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Chief Batton: Stitt makes Oklahoma roads more dangerous

Published May 16, 2022

By Chief Gary Batton

This month, the Oklahoma Legislature overwhelmingly passed a measure to help keep dangerous drivers off Oklahoma roads.

Despite more than 90 percent of Senators and Representatives approving House Bill 3501, Gov. Kevin Stitt vetoed the measure. Why? Because he refuses to acknowledge what everyone else in the state knows: Native American Tribes are valuable partners dedicated to making this the best state possible. And he is unwilling to accept a valid, binding decision from the U.S. Supreme Court.

Apparently, Gov. Stitt’s knowledge of history dates back only to 1907. We urge him to look back to 1830, when the federal government recognized the sovereignty of the Choctaw Nation and signed treaties with us. Those agreements formed the basis of the Supreme Court’s McGirt decision.

HB 3501 would simply require the Oklahoma Department of Public Safety to recognize convictions from qualified Tribal courts. This would mean, for instance, people who drive recklessly on Indian land could lose their Oklahoma drivers’ licenses. Why does Gov. Stitt want to allow dangerous drivers on the road?

He could easily sign this hugely popular bipartisan law and protect Tribal members and the 4 million Oklahomans he claims to represent.

But Gov. Stitt doesn’t see that. He only sees another opportunity to demonize the Tribes that bring so much opportunity and economic development to our state. He, once again, prefers to create an “us versus them” mentality that most Oklahomans know is false. He even suggested Tribal governments are illegitimate.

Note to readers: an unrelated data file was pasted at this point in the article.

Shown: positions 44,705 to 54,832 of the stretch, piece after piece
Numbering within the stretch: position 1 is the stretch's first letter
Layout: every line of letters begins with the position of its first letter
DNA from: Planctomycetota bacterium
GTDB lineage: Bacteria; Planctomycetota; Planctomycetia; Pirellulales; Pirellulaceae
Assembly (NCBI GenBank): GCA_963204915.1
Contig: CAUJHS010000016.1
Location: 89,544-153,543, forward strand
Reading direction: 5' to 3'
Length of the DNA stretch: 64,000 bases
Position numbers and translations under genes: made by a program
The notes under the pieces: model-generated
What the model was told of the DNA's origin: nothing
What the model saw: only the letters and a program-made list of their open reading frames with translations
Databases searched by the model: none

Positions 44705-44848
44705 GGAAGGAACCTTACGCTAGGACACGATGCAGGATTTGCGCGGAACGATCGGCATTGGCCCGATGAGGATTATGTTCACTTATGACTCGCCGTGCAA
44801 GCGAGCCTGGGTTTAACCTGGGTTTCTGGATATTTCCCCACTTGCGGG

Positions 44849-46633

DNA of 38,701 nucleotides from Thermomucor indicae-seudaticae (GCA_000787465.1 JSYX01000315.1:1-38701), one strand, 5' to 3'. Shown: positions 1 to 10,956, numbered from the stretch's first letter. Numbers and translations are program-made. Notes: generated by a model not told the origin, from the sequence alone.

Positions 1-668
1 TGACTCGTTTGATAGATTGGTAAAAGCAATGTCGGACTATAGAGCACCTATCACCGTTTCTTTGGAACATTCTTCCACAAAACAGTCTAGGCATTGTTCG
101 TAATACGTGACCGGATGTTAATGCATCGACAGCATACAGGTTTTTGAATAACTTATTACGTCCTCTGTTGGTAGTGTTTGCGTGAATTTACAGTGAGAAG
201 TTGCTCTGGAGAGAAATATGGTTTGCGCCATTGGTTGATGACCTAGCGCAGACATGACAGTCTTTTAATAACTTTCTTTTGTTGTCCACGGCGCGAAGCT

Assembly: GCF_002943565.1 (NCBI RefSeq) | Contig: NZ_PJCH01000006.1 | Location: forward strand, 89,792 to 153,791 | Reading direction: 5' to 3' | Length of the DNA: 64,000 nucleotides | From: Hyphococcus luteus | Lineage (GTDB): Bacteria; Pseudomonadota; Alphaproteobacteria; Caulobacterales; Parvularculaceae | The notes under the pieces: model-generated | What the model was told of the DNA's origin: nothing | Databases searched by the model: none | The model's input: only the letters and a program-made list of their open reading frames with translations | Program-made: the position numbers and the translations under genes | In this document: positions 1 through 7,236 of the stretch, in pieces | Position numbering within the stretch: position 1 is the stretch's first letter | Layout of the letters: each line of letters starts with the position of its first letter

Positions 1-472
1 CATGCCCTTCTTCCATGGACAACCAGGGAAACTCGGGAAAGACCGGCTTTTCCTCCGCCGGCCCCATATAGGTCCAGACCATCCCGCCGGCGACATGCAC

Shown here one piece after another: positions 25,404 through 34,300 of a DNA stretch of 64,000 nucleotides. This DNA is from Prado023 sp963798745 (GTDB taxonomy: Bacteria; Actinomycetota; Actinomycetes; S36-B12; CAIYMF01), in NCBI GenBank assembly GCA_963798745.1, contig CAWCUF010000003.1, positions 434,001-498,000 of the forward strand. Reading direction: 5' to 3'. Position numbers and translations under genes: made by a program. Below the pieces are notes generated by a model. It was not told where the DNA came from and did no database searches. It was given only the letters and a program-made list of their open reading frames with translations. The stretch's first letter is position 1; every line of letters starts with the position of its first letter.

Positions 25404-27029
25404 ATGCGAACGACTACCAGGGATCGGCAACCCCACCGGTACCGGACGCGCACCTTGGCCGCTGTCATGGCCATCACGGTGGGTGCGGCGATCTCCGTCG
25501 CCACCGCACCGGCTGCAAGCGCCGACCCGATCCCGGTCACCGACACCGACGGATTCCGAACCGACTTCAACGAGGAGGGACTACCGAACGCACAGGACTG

The Choctaw Nation of Oklahoma and the other federally recognized Tribes that make our state so special supported HB 3501, because we believe cooperation with other governments is the key to safety and prosperity.

This is nothing new; the Choctaw Nation alone has 75 cross-deputization agreements with state and local agencies. Our courts are as transparent and reliable as any other state or municipal court, and they function in much the same way. Despite the governor’s lies, we operate with accountability and transparency. If there’s a lack of reciprocity, it’s because his office refuses to cooperate.

Fortunately, the state Constitution has a remedy for a governor who does not want to work with the tribes and betterment of the people, and that is to override the veto.

Our goal is for the Legislature to reject Gov. Stitt’s petty gambit, do what’s right for our state and confirm its decision to support this common-sense measure to protect all Oklahomans.

Gary Batton is the chief of the Choctaw Nation of Oklahoma.

This opinion article originally ran in The Oklahoman on May 15, 2022.